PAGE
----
The court also examined the question of whether a reasonable consumer could have nevertheless been deceived because the coating contained more vegetable oil than chocolate. Id. On this issue, the court again identified weaknesses in the plaintiff’s allegations, mainly that reasonable consumers likely expect ingredients other than cacao beans in the chocolate and so a comparison between the ratio of cacao bean to vegetable oil alone was insufficient. See 2022 WL 2867383 at **5 – 6. Even the definitions the plaintiff included in his complaint suggested that chocolate indeed includes ingredients other than cacao beans, such as sugar and dairy products. Id. By the plaintiff’s own approximation of the ingredient ratios, his argument failed because the cacao beans and the “Other Chocolate Ingredients” such as sugar and milk combined to total twice the amount of the vegetable oils. 2022 WL 2867383 at *6.

Notably, Judge Norgle dismissed the plaintiff’s claims with prejudice, holding that efforts to amend the complaint would be “futile” and “no set of alleged facts could change the Court’s ruling.” 2022 WL 2867383 at *10.

Mrs. Rorer’s Fudge Recipe and Other Insufficient Support

Similarly, approximately a month after the Karlinski opinion, the Honorable Robert M. Dow, Jr., dismissed a Consumer Fraud Act claim in Lederman, in which a plaintiff alleged the front label on Hershey’s “Hot Fudge Topping” deceived consumers. Lederman, 2022 WL 3573034 at *1. The plaintiff claimed the product did not contain “real fudge” ingredients essential to hot fudge and was merely a “chocolate sauce.” Id.

According to the ingredients list on the product, it was comprised of high-fructose corn syrup, sweetened condensed milk (made of skim milk and sugar), corn syrup, water, hydrogenated coconut oil, cocoa, skim milk, and less than two percent of various ingredients, one of which was whey. The plaintiff claimed she expected the product to contain “ingredients essential to hot fudge — cream and whole milk” rather than the vegetable oils, skim milk, and whey that were listed in its ingredients. Id.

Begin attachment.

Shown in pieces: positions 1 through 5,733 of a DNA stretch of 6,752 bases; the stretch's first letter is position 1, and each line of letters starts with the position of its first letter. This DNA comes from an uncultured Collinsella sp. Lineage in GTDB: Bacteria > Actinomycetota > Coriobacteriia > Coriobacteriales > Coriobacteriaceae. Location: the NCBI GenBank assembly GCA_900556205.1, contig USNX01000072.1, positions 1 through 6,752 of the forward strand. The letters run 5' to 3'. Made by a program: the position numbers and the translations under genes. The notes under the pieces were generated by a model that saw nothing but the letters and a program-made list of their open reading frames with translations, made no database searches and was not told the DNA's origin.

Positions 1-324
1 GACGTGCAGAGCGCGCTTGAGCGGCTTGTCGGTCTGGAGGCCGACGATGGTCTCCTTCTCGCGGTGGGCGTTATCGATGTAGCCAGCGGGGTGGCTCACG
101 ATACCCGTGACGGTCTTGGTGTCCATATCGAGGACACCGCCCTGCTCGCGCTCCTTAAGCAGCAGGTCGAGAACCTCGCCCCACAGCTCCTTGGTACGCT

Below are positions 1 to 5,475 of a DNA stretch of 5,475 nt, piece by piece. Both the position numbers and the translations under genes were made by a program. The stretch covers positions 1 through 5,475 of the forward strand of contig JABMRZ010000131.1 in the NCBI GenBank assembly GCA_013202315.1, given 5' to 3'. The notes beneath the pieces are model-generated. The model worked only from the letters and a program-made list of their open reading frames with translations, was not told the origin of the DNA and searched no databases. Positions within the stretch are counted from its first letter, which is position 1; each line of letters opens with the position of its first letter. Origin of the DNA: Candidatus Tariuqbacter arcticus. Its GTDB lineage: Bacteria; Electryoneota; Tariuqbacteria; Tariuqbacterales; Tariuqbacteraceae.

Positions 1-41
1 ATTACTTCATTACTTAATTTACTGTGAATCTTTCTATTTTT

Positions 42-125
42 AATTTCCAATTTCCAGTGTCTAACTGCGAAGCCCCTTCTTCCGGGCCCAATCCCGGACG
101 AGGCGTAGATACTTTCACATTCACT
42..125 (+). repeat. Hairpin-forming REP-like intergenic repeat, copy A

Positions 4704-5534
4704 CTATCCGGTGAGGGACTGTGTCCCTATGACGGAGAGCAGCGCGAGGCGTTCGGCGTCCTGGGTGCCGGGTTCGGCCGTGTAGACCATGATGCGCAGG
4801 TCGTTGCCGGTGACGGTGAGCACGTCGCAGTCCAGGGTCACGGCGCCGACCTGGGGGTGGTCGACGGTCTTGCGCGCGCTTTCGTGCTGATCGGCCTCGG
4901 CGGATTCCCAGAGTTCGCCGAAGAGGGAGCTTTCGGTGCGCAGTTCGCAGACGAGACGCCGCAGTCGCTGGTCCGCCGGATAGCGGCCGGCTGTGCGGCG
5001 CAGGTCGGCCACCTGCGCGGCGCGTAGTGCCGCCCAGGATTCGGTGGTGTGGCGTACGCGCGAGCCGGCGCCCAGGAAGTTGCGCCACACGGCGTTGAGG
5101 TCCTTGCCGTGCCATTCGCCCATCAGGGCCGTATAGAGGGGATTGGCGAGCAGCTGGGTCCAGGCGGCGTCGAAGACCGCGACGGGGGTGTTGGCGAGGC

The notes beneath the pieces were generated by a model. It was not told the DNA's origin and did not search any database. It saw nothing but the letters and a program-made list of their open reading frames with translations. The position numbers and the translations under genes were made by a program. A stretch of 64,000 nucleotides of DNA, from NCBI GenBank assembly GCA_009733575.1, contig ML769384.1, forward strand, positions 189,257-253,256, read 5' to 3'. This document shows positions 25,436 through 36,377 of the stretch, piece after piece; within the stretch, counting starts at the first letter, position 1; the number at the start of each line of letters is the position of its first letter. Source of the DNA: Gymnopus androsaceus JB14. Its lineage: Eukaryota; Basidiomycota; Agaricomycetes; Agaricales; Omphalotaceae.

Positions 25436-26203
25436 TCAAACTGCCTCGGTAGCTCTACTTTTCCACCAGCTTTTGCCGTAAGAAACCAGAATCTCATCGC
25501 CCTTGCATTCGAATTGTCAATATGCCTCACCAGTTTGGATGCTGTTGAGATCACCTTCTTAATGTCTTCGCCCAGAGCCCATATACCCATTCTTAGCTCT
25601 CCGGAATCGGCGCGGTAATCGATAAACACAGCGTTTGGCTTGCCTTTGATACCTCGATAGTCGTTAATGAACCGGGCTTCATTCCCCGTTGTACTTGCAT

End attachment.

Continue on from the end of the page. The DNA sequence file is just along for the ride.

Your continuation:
The main shortcoming identified by Judge Dow was the lack of evidence in the complaint supporting the plaintiff’s claim that the word “fudge” in the label would have deceived the reasonable consumer. The plaintiff relied on recipes created by experts, the opinion of a fudge expert, a “1902 fudge recipe from Mrs. Rorer’s New Cook Book,” and dictionary and encyclopedia definitions of fudge. 2022 WL 3573034 at *3. The court concluded these sources of information demonstrated what experts believe fudge should be comprised of rather than what a “reasonable 21st century consumer” believes fudge should be. [Emphasis omitted.] 2022 WL 3573034 at *4.

Moreover, the court pointed out the complaint conflated the ingredients of fudge with those of “hot fudge.” Id. For instance, the plaintiff defined fudge as a “soft candy” comprised of sugar, butter, and milk or cream, yet admitted that hot fudge recipes typically replace the butter with heavy cream to create a pourable consistency. 2022 WL 3573034 at **2, 4. But, as the court noted, the plaintiff was not arguing that heavy cream was an essential ingredient of hot fudge. 2022 WL 3573034 at *4.